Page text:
Q. My boyfriend is not someone I want to spend 50 years with, but right now I find him “good enough.” How do I move on and come to terms with being alone until someone else comes along?
- Craig Strickland's Widow on Their Last Conversation: 'He Walked Out the Door, Looked at Me and Said, "I Love You"'
- Joe Jonas Packs on PDA with Former Top Model Contestant Jessica Serfaty
- White House Responds to Petition to Pardon Making a Murderer Subjects Steven Avery and Brendan Dassey
- Family of Sandy Hook Victim Commends Florida Atlantic University for Firing Professor Who Questioned Massacre
- Kylie Jenner's Lip Kit Is Ruining Lives (According to the Internet, Anyway)
A. My answer is based on a few factors. A key one is your age.
It’s sad but true that if you want biological children, you cannot wait forever. If you are 30 or older and you do want children, you should break up with this boyfriend sooner rather than later to free yourself to find someone you can envision a lifetime with.
By spending time with someone you don’t plan to stay with for the long haul, you are consuming emotional energy and diminishing the likelihood you will stumble upon or actively seek out someone else. Though some people find it easier to connect with a new mate when they are already attached, most do not. They are more likely to meet someone if they haven’t already got someone they are spending their time and energy on.
The older you get, the more of an issue this is, because you will meet fewer available peers. In college, most of the men you meet will be single. In the workplace, more of them will not be.
If you are in your early or mid-20s, though, there is not so much of a mad rush. Dating and relationships are for learning. Think of a less-than-permanent boyfriend as practice for a later, lasting relationship. Your current boyfriend may not be someone you are head-over-heels about, but you can learn how to negotiate and compromise and relate, and to figure out what you really want and need (or don’t) in a partner.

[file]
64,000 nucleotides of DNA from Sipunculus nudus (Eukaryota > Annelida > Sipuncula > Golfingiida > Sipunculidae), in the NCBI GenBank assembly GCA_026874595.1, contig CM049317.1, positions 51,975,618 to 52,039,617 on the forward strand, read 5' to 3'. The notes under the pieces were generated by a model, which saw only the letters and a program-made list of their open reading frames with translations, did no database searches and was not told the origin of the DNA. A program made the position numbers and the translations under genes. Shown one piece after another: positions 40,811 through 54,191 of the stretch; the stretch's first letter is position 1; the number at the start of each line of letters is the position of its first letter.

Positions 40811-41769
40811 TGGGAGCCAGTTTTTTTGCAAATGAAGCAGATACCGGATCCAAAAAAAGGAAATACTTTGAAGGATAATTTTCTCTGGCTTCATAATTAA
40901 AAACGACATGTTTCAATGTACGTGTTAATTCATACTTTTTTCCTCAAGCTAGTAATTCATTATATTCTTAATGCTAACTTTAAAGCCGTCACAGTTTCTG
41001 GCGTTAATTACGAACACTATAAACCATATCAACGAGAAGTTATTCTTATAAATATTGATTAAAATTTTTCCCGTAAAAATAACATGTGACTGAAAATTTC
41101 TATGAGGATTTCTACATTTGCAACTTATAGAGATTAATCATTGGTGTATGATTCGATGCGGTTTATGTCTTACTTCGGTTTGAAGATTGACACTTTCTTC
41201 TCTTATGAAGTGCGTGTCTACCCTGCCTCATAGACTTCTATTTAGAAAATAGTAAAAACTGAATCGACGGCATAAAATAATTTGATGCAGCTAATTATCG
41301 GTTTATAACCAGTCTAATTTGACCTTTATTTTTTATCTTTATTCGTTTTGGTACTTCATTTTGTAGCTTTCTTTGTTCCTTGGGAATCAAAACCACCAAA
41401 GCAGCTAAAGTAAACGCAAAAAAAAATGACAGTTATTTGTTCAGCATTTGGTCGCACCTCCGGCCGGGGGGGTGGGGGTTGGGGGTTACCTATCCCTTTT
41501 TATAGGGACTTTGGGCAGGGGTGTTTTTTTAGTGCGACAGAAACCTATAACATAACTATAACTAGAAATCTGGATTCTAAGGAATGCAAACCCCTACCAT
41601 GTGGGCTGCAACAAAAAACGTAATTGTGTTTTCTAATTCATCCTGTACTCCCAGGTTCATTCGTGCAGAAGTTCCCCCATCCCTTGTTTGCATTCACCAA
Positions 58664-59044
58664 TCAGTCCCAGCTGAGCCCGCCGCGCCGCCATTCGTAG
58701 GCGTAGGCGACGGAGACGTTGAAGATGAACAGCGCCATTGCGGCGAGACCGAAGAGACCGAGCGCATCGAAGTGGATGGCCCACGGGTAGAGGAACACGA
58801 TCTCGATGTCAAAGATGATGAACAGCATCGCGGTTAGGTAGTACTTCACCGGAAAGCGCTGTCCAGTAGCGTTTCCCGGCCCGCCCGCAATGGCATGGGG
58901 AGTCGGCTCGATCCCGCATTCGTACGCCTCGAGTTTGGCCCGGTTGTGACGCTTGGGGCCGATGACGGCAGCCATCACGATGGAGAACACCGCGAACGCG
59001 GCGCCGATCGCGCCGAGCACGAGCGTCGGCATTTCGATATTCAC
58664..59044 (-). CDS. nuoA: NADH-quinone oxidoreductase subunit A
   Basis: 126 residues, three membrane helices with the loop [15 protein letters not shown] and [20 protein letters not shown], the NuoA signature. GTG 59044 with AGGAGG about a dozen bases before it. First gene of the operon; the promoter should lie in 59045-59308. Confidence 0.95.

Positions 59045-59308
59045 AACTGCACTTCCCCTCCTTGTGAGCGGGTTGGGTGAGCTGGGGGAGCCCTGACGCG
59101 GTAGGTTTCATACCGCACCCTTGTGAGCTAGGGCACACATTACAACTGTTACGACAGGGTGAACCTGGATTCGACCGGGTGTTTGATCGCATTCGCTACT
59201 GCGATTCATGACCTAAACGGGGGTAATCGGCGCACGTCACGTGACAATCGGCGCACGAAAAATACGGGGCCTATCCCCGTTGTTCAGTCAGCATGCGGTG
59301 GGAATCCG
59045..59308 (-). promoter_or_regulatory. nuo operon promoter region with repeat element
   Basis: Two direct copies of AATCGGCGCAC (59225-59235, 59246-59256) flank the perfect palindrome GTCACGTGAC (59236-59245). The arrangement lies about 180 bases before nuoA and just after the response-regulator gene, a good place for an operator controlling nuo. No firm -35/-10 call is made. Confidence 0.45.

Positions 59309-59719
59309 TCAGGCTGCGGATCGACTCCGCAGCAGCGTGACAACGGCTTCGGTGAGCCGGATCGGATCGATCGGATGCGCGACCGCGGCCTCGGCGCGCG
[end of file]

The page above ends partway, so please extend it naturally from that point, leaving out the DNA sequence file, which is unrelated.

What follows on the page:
You will never find somebody completely perfect. But you will learn more about what makes some guys good enough for now and what makes some guys good enough forever.
Still, some people have demands and expectations that nobody is ever good enough to meet. These are defenses set up to conceal their own fears of committing.
I can’t say if this is going on in your case, but it might be. If your pattern is to find yourself madly in love with a guy until you catch him — at which point his flaws suddenly seem insurmountable — this should raise a red flag in terms of your own commitment-phobia.
I am especially concerned about what you say at the end of your note, about being alone until someone else comes along. It sounds as though you are so afraid of being alone you would rather be with the wrong guy — which is why you are staying in this admittedly not-so-good relationship.
Your best shot at being part of a happy couple is to know you are capable of being OK on your own. You need to know you won’t fall apart if you don’t have a man in your life. That kind of desperation and insecurity leads you to make bad decisions in terms of choosing or keeping an incompatible boyfriend.
So if you are staying with this guy not because you like his company but because you are afraid to be without someone, take that knowledge as a wake-up call. You shouldn’t pair off because you need someone else’s company, but because you enjoy it.
Dr. Gail’s Bottom Line: What’s good enough for dating isn’t necessarily good enough for a lifetime commitment.
Dr. Gail Saltz is a psychiatrist with New York Presbyterian Hospital and a regular contributor to TODAY. Her latest book is “Anatomy of a Secret Life: The Psychology of Living a Lie.” She is also the author of “Amazing You! Getting Smart About Your Private Parts,” which helps parents deal with preschoolers’ questions about sex and reproduction. Her first book, “Becoming Real: Overcoming the Stories We Tell Ourselves That Hold Us Back,” was published in 2004 by Riverhead Books. It is now available in a paperback version. For more information, you can visit her Web site, www.drgailsaltz.com.
© 2013 NBCNews.com Reprints